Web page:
The PICO model is widely used and taught in evidence-based health care as a strategy for formulating questions and search strategies and for characterizing clinical studies or meta-analyses . PICO stands for four different potential components of a clinical question: Patient, Population or Problem; Intervention; Comparison; Outcome
See more on using PICO in the Cochrane Handbook.
Plain language summary
Providing information to stroke survivors and their carers
What was the review about?
We reviewed the evidence about the effects of providing information to people after stroke. These were people who have had a stroke or mini‐stroke (transient ischaemic attack (TIA)), or their carers, such as friends and family. We mainly looked at the effect on their knowledge of stroke and stroke care, their mood and their quality of life.
A stroke is a sudden loss of brain function caused by lack of blood supply. Stroke can lead to death or physical and mental problems. It can have a major effect on the person’s life and those around them.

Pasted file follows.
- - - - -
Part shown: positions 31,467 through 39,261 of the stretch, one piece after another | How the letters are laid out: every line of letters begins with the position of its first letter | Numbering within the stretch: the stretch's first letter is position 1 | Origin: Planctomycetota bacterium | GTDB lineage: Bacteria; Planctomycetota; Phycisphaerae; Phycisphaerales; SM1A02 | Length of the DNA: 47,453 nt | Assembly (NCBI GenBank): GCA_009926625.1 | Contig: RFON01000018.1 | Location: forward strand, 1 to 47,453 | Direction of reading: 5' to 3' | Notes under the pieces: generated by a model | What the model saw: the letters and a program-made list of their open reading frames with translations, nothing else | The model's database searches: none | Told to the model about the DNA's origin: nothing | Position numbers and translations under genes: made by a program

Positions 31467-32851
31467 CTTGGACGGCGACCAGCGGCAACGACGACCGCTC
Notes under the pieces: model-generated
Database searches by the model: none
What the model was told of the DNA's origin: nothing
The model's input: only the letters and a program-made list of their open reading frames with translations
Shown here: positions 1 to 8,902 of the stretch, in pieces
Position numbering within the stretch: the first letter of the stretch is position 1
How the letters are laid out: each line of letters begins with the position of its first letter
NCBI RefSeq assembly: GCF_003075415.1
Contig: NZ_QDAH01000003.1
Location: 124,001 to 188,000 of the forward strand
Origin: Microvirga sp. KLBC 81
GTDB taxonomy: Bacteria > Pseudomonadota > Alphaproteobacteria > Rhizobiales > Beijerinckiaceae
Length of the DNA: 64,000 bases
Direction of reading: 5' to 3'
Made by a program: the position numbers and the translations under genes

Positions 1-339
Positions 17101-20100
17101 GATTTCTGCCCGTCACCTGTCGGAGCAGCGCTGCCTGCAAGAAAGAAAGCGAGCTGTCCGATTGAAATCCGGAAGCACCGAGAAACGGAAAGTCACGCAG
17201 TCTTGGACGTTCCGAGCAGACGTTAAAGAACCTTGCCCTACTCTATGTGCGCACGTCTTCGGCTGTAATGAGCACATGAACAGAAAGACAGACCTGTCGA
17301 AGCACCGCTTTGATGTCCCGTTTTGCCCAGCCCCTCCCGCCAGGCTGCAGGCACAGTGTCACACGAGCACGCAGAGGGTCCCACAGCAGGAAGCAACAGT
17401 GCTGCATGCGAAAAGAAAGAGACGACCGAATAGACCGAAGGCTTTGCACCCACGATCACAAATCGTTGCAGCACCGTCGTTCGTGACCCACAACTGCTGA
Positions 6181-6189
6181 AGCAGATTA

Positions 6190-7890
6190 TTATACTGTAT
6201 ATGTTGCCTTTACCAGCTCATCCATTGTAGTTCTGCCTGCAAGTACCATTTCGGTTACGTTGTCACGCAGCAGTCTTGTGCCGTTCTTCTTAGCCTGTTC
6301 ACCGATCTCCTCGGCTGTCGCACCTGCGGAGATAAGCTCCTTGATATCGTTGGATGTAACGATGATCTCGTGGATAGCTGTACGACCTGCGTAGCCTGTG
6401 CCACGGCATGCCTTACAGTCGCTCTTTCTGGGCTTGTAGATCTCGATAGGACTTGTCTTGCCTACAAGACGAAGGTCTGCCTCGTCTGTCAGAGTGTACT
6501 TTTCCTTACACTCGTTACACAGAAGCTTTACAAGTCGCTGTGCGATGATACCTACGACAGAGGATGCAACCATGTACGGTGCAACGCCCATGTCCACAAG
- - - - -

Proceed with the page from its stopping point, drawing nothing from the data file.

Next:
Stroke survivors and their carers often say they have not been given enough facts about stroke. They often do not feel ready for life after leaving hospital. Some people say they were overwhelmed. The information was not explained to them or was given at the wrong time. Information may help people to manage their health better and adjust to life after stroke.
We wanted to know whether it was better or worse to be given extra information. We also wanted to know if the way information was provided matters.
We found 33 studies involving 5255 stroke survivors and 3134 carers. In 11 studies, information was provided passively as a leaflet, DVD, medical history or personalised booklet. In 22 studies, information was provided actively, often combining ways such as talks, demonstrations, meetings and phone calls.